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National Summer Learning Association to Enhance Reading With Digital Books

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The National Summer Learning Association (NSLA) recently announced that students in summer programs run by the Boston Public Schools, Baltimore Public Schools, Pittsburgh Public Schools, and four other summer program providers will get free and unlimited access to enhanced digital books this year from the online reading service myON.

The summer program providers—the others are the Washington, D.C., Richmond, Va., and Wausau, Wisc., public schools and FKO AfterSchool in Maine—belong to NSLA's New Vision for Summer School Network, a group of 30 school districts interested in building full-day summer programs that provide academic instruction and enrichment activities for all students in Title I schools.

A business unit of educational publisher Capstone, myOn maintains an online library of 7,000 books that's accessible by computer, tablet, and smartphone. The myON technology platform matches students with books based on their reading levels and interests and gives them comprehension quizzes along the way.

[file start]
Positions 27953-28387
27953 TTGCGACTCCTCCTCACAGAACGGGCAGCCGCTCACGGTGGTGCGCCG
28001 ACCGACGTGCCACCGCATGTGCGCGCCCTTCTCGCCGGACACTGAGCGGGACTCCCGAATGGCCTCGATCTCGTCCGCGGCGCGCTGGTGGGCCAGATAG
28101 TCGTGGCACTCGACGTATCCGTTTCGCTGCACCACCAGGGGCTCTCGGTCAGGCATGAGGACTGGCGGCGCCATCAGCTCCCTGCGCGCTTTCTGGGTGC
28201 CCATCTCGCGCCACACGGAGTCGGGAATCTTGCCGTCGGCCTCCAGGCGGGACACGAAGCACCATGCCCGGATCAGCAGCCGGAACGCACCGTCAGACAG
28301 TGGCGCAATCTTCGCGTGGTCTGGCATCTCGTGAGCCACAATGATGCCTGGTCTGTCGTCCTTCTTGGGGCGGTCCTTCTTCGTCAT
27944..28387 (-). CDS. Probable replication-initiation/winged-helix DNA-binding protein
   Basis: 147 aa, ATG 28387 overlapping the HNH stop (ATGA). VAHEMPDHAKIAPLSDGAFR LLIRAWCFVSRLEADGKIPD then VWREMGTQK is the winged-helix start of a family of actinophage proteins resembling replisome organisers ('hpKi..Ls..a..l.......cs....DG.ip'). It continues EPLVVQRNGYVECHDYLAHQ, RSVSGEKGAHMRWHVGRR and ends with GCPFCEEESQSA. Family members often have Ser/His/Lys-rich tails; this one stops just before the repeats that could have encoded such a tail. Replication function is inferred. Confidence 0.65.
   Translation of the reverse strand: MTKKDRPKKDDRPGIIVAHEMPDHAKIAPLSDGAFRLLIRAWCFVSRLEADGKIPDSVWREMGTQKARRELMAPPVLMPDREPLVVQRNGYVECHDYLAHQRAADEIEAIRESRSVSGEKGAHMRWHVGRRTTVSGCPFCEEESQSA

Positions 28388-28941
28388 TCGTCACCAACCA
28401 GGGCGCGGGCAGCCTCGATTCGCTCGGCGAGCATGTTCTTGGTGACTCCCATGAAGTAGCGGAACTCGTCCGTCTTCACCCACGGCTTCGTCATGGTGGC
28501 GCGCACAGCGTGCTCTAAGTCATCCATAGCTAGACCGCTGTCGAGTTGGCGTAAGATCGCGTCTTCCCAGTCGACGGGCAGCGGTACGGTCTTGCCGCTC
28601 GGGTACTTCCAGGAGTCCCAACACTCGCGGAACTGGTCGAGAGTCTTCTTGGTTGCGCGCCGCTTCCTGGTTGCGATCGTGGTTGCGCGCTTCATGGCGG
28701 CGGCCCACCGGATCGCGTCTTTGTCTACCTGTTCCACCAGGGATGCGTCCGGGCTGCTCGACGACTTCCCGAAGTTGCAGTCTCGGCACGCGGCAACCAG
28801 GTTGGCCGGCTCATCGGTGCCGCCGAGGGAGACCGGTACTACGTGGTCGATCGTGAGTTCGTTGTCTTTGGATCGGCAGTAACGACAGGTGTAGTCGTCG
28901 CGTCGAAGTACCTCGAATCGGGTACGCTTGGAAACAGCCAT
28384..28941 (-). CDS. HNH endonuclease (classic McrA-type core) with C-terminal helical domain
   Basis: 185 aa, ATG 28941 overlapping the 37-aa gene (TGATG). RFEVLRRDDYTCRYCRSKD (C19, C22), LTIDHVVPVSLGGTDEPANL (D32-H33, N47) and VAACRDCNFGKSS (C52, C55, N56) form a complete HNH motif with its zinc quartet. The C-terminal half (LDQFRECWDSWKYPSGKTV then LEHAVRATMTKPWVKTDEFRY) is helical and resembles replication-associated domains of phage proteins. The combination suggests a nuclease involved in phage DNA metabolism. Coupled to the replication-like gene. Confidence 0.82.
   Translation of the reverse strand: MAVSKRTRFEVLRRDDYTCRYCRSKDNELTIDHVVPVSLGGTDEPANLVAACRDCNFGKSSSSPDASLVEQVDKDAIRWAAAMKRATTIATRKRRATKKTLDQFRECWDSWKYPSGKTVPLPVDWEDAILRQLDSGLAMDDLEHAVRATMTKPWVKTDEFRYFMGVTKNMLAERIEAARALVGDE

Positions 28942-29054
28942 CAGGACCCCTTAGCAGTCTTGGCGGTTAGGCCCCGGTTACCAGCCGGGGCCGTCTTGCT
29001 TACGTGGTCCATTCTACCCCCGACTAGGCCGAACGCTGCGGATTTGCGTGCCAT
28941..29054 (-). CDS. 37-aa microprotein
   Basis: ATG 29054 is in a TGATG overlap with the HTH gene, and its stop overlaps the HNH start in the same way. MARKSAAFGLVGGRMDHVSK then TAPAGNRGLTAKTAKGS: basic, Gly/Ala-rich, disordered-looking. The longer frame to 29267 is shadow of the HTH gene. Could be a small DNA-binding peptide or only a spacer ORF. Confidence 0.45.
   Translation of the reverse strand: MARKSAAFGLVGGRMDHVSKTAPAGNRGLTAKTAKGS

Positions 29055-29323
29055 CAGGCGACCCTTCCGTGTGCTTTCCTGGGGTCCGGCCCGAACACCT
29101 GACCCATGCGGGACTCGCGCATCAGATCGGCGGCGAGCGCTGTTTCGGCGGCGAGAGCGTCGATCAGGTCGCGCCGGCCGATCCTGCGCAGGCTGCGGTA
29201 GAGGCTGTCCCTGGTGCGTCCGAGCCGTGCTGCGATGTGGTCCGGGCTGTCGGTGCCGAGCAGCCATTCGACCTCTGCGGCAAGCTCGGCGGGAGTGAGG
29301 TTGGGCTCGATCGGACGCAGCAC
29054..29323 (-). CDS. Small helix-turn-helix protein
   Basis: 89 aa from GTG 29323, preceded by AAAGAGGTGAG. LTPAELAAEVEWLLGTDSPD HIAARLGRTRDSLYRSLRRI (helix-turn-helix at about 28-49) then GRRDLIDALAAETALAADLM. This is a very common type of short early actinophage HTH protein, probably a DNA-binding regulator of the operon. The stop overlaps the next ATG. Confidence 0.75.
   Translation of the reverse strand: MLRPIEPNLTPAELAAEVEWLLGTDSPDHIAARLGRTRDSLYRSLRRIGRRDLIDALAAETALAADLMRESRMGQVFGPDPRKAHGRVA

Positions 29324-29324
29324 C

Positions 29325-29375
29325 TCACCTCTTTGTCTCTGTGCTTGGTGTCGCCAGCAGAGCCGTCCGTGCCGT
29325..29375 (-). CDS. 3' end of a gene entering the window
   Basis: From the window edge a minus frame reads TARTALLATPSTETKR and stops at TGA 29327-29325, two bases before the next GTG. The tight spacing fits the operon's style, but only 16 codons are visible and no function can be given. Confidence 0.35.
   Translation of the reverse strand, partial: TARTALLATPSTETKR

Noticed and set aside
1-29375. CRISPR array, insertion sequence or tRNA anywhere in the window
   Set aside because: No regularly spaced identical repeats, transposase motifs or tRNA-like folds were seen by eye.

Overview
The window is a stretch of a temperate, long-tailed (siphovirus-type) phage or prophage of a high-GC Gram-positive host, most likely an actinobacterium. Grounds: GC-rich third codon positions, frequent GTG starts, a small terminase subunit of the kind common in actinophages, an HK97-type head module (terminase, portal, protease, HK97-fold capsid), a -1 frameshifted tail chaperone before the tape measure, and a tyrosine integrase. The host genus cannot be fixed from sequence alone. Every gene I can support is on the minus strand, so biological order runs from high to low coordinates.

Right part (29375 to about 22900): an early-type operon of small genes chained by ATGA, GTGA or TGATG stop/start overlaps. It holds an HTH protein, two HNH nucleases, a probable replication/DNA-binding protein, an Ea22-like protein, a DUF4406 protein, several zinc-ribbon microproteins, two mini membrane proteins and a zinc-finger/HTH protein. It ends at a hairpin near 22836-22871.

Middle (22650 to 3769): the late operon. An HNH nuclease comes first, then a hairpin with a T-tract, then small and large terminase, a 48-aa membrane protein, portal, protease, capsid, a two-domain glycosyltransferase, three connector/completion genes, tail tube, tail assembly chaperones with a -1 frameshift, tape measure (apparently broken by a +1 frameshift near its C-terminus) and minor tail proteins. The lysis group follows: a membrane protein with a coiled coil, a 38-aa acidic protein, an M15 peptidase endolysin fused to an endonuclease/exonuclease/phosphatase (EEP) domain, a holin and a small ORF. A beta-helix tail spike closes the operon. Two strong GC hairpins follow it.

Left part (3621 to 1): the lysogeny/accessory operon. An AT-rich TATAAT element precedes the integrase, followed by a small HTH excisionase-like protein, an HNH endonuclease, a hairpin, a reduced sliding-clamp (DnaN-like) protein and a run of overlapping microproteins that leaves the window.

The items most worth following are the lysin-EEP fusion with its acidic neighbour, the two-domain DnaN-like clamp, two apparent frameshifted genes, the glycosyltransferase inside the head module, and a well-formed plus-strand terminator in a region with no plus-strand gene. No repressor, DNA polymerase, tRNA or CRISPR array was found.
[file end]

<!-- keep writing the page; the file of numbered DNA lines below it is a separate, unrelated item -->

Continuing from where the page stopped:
"In the summer, there's such a range of programs," Sarah Pitcock, chief executive officer of NSLA, told me. "There are school district programs that are staffed by teachers who know how to move the needle on literacy. But there are also a lot of programs that are not staffed by teachers. We're seeing more and more that those programs want to play a role in preventing summer learning loss." 

With access to myON, students at a summer program at a recreation center, for example, can be steered towards books appropriate for their skill level, even if there are no reading specialists on staff, she noted.

That's important, Pitcock said, because research shows that students improve their reading faster when they read books that match their ability level and have their comprehension monitored and guided.

MyON also tracks each student's progress, collecting data on time spent reading, number of books read, and assessment results. Data can be viewed by school districts and parents.

NSLA hopes the technology will help students maintain or even improve their reading skills over the summer. "What we want to do is bridge the gap from school year to school year," Pitcock said.

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